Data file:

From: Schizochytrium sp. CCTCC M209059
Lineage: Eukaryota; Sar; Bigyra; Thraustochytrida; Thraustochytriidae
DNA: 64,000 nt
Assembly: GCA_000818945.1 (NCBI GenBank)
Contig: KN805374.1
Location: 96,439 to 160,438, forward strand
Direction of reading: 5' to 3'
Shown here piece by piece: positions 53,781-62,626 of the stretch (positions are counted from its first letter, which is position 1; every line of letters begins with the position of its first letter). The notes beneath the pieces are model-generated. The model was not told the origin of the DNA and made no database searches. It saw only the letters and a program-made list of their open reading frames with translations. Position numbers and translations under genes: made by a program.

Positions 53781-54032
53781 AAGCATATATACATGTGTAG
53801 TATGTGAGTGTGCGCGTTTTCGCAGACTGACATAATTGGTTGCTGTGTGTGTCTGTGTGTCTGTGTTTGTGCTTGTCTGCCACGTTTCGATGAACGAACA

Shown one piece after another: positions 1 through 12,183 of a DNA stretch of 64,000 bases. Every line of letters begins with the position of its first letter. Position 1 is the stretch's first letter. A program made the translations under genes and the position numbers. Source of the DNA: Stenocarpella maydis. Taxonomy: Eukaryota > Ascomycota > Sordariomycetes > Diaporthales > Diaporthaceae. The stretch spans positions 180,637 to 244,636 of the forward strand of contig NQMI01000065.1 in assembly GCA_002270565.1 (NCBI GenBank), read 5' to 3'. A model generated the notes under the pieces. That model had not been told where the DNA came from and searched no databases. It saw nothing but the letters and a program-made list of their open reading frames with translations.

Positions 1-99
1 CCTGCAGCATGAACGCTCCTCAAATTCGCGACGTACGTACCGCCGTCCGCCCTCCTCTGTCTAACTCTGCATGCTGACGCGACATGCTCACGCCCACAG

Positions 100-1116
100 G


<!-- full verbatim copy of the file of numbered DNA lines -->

From: Schizochytrium sp. CCTCC M209059
Lineage: Eukaryota; Sar; Bigyra; Thraustochytrida; Thraustochytriidae
DNA: 64,000 nt
Assembly: GCA_000818945.1 (NCBI GenBank)
Contig: KN805374.1
Location: 96,439 to 160,438, forward strand
Direction of reading: 5' to 3'
Shown here piece by piece: positions 53,781-62,626 of the stretch (positions are counted from its first letter, which is position 1; every line of letters begins with the position of its first letter). The notes beneath the pieces are model-generated. The model was not told the origin of the DNA and made no database searches. It saw only the letters and a program-made list of their open reading frames with translations. Position numbers and translations under genes: made by a program.

Positions 53781-54032
53781 AAGCATATATACATGTGTAG
53801 TATGTGAGTGTGCGCGTTTTCGCAGACTGACATAATTGGTTGCTGTGTGTGTCTGTGTGTCTGTGTTTGTGCTTGTCTGCCACGTTTCGATGAACGAACA

Shown one piece after another: positions 1 through 12,183 of a DNA stretch of 64,000 bases. Every line of letters begins with the position of its first letter. Position 1 is the stretch's first letter. A program made the translations under genes and the position numbers. Source of the DNA: Stenocarpella maydis. Taxonomy: Eukaryota > Ascomycota > Sordariomycetes > Diaporthales > Diaporthaceae. The stretch spans positions 180,637 to 244,636 of the forward strand of contig NQMI01000065.1 in assembly GCA_002270565.1 (NCBI GenBank), read 5' to 3'. A model generated the notes under the pieces. That model had not been told where the DNA came from and searched no databases. It saw nothing but the letters and a program-made list of their open reading frames with translations.

Positions 1-99
1 CCTGCAGCATGAACGCTCCTCAAATTCGCGACGTACGTACCGCCGTCCGCCCTCCTCTGTCTAACTCTGCATGCTGACGCGACATGCTCACGCCCACAG

Positions 100-1116
100 G